Dave Looks for Plants

Journal of a plant explorer

Rio Nangaritza

Early Sunday morning I checked out of Hotel Samuria and we went to the Rio Nangaritza region for two days.  My first trip to Ecuador in 2007 I had met Marco Sr. and we had taken the bus to the village of Guayzimi then walked to some forest areas nearby.   Then in 2009 I returned to the area with my friends Carla Black, her husband Angel Rodriquez and Bruce Dunstan.  That trip we met up with Marco and his son and stayed at the Yankuam Lodge, up river from Guayzimi.  So this was my third trip to the region.

 

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The Rio Nangaritza flows between the eastern foothills of the Andes and the famed Cordillero del Cóndor – whose ridge line forms the long disputed border with Peru.  The region has a tumultuous history, with the wars between competing indigenous groups (the Shuar are the dominant group) as well as the battles between Ecuador and Peru that did not end until the 1998 peace treaty that established the current border.   There is a wonderfully detailed description of the area including its history, geology and botanical expeditions on the Missouri Botanical Garden website at http://www.mobot.org/mobot/research/ecuador/cordillera/welcome.shtml.

 After driving over the first ridge from Zumbi and along the road in the Rio Nangaritza watershed, I saw a familiar sight.  This white flowered Costus is found all along the road and has colonized disturbed areas in the region.

 

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The plant has variable amounts of pink coloration on the labellums, some being nearly pure white.  Some plants are found mature and in flower less than 2 meters tall and others approach 3 1/2 to 4 meters tall.  It fits best as a form of Costus guanaiensis, but is unlike any I have seen elsewhere, and despite being extremely common in this area all the way up river as far as the new bridge near the Yankuam Lodge, I have never seen it outside this one area.  It is not found in the other parts of the greater Rio Zamora valley.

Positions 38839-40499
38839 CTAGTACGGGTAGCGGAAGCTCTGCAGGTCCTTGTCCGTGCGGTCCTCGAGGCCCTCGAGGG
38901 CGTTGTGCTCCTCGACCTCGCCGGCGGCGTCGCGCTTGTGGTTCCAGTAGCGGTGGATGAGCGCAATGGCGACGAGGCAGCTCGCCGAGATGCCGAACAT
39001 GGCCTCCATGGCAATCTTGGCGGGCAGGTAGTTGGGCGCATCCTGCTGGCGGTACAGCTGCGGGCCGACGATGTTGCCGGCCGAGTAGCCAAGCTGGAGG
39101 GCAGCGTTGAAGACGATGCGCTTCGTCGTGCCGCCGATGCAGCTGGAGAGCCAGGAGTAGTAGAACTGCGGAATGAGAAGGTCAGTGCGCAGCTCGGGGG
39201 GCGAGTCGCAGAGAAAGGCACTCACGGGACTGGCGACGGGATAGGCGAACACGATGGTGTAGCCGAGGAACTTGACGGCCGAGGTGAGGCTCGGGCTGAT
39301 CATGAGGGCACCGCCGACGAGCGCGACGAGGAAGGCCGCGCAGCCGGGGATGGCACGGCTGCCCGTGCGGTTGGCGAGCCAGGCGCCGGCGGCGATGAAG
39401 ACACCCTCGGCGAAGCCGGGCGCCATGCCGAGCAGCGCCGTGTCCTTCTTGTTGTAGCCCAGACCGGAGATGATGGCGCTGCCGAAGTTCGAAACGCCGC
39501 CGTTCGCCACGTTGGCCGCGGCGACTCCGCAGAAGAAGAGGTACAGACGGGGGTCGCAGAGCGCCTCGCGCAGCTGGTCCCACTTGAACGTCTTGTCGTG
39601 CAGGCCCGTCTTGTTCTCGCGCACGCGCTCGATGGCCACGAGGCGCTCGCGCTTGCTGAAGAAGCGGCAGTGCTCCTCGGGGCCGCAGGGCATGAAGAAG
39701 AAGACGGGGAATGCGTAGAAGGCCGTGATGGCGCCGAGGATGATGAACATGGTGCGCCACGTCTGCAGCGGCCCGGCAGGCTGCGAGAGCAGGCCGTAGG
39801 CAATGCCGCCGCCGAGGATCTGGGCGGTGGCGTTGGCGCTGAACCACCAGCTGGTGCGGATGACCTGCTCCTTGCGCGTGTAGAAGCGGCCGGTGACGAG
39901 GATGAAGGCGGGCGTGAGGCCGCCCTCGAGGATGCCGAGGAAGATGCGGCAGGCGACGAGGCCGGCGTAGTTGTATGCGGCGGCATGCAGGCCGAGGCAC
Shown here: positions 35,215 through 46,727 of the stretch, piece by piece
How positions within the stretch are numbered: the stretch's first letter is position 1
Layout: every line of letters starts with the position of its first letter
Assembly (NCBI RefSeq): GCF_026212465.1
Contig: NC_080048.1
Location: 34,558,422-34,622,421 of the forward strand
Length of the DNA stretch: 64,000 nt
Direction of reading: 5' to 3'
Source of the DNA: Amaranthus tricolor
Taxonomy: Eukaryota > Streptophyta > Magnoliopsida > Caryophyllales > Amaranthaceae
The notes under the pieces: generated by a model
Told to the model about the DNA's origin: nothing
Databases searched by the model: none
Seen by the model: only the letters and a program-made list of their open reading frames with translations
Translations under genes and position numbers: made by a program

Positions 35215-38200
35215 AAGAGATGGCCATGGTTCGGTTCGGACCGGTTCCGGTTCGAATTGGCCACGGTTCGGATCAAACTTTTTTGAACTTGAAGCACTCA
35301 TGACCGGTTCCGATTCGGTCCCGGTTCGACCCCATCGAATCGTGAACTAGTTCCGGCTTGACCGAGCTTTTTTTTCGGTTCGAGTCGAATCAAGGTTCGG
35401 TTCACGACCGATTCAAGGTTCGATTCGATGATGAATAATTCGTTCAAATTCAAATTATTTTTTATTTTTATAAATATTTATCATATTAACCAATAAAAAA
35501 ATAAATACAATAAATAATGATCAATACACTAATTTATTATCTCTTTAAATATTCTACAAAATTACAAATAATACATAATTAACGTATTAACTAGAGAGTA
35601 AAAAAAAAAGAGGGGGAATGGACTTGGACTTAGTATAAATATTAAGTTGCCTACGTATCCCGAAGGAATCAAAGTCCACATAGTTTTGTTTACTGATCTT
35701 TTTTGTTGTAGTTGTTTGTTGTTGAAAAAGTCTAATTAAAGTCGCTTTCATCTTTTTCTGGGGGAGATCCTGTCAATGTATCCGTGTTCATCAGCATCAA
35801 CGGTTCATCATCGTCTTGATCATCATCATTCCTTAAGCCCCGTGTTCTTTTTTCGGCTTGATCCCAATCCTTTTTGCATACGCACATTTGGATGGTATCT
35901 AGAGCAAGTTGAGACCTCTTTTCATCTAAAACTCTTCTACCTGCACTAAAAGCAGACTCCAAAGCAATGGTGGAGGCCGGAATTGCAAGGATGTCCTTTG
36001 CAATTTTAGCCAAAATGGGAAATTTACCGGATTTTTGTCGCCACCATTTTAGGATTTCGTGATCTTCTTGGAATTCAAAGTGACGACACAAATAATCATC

The town of Guayzimi has changed dramatically since I was last there in 2009.  They have built a beautiful new fútbol stadium (even with artificial turf!) and the town seems to be bustling compared to the sleepy little place I saw my first two trips.  We had breakfast there, then took a road and trail up into the mountains to the west to about 1600 meters.   We saw several plants of Costus amazonicus and the pubescent form of Costus laevis at the higher elevations. 

Where the road ended and the trail began, there was a dragline stretching far across the valley and through the clouds to the mountains on the other side, apparently used to haul timber from the other side high above the trees to this point where the road could be used to haul the finished lumber.   Sad evidence that this pristine region will not remain so for many more years.

 

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Then later in the day we went to a small forest fragment near Las Orquídeas where we found a plant in deep shade that is similar to the Costus zamoranus seen earlier near Valladolid.

 

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 That night we stayed in the Hotel Ayamtaic, which was clean, comfortable and reasonable, with private bathrooms and wireless internet – an unexpected surprise for the small town of Guayzimi.

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